Unexpected absences: The school should make allowance for a higher number of school interruptions for health reasons (medically excused tardy, absent, or early dismissal days).
Decreased stamina and strenght: Adjustment to physiocal education expectations and grades to reflect decreased stamina, energy and endurance. If the school grounds are extensive, some students may need to use a wheeled backpack, keep heavy books in the classroom, have more time to pass between classes, or other accommodations to allow for stamina and strenght differences if class-to-class transitions are physically demanding.
Temperature extremes can trigger sickle cell pain crises: Bus pick-up in front of home on cold winter days;alternative plan for recess or outdoor physical education on days when the weather is extreme. Protection from prolonged exposure to very cold or very hot temperatures as well as protection from extreme temperature changes like running into cold weather from a warmroom or jumping into a cold pool.
Dehydration can trigger sickle cell pain crises: Water bottle at deskwith free access to water for drinking at school. Ensure that the child likes the taste of the water and is actually drinking it. If not, provide an alternative beverage for the child to ensure adequate hydration.
Increased metabolism due to higher red cell turnover causes more hunger: Ensure that the child is not hungry and do take any complaints of hunger seriously. Provide quick, healthy , snacks in locker or from teacher or school nurse to sustain energy.
High fluid intake and more urination: Provide more frequent excused bathroom breaks. In addition to haveing to drink a lot, children with sickle cell disease are not very efficient at concentrating urine, so are less capable of holding urine. Some may not be able to hold it at all and have to go when they need to go.
There may be medications to take: This is especially true of medications for pain, called ‘as needed’ medications. These children should always be taken seriously when they complain of pain. Pain is one of the hallmarks of sickle cell disease and is unpredictable, and severe. Ensure that pain medicines are always available for the child in case of pain.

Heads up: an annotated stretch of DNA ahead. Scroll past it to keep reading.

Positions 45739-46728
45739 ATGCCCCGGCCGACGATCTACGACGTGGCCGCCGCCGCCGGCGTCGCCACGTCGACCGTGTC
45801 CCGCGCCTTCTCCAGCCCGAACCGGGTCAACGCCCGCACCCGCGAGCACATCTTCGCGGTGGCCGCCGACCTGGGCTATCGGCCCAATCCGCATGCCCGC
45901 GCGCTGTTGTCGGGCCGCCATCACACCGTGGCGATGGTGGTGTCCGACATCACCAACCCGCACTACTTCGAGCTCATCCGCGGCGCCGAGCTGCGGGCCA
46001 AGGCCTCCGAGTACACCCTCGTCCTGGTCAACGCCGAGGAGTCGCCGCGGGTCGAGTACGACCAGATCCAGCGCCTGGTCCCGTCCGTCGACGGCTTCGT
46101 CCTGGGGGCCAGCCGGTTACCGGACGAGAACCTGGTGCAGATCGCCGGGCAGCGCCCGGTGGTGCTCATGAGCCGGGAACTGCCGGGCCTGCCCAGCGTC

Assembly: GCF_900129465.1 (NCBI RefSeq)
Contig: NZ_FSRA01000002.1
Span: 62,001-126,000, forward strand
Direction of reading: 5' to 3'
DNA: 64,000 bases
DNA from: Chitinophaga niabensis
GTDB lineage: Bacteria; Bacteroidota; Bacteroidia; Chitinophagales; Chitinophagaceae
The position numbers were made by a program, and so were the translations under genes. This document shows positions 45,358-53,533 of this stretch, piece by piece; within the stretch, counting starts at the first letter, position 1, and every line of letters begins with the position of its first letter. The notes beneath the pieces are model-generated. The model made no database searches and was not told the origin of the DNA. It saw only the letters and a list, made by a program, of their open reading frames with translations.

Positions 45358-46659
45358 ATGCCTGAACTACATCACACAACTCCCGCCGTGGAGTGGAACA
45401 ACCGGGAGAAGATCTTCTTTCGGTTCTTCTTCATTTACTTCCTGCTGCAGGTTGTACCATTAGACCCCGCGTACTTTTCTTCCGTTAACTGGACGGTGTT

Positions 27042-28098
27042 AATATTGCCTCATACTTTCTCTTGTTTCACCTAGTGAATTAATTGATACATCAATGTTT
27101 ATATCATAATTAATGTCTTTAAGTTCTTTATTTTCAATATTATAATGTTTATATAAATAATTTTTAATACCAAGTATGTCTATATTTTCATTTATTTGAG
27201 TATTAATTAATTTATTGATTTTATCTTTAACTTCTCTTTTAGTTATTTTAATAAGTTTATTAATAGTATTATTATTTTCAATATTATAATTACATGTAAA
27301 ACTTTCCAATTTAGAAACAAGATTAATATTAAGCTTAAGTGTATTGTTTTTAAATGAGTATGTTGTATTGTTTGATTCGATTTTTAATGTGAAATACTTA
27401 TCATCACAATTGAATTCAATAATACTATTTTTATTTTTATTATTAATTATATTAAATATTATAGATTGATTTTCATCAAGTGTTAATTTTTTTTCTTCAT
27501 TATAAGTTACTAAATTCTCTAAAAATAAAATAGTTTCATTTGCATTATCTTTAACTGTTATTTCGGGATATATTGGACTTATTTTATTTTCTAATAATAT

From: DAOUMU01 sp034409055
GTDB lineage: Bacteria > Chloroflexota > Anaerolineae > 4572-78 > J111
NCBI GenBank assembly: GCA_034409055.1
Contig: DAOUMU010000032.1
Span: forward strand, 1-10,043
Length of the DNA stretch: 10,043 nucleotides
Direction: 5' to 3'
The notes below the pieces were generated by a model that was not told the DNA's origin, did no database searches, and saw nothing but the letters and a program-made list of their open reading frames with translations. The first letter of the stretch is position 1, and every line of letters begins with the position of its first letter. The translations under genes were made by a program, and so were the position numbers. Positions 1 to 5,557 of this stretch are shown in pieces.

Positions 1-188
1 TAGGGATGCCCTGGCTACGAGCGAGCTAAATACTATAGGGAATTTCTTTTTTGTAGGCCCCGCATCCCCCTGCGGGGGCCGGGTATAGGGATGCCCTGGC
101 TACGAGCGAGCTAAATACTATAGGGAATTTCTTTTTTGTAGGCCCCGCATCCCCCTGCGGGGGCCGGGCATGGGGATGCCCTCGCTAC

Allow for school nurse visit and nurse management if child complains of pain. Create a nursing care plan with the child’s parents and school nurse so that that school and family agree about when to call the parents, and when to call 911.
FAST response is necessary for good health: Teachers, lunchroom and playground supervisors, as well as nurses should be educated to recognize and know what to do in case of warning signsof stroke and of an acute painful episode including acute chest pain.
Attention, organization, short term working memory, learning and speed of processing can be directly affected by sickle cell disease: For some individuals, they may requirerelated services from Learning Disabilities/ADHD specialists, speech-language therapists, occupational or physical therapists, DAPE and AT.
Self-regulation of mood and impulsivity, self esteem, social skills and self-advocacy: these can be directly affected by sickle cell disease: SCD affects brain functions eitrher overtly through strokes of covertly through silent strokes or poor neurocognitive functions. The degree varies and in some extremes children may need psychologists, counsellors or special educators.
This addendum was originally produced by Karen Wills of Psychological Services, Children’s Hospitals and Clinics of Minnesota and is published here with her permission.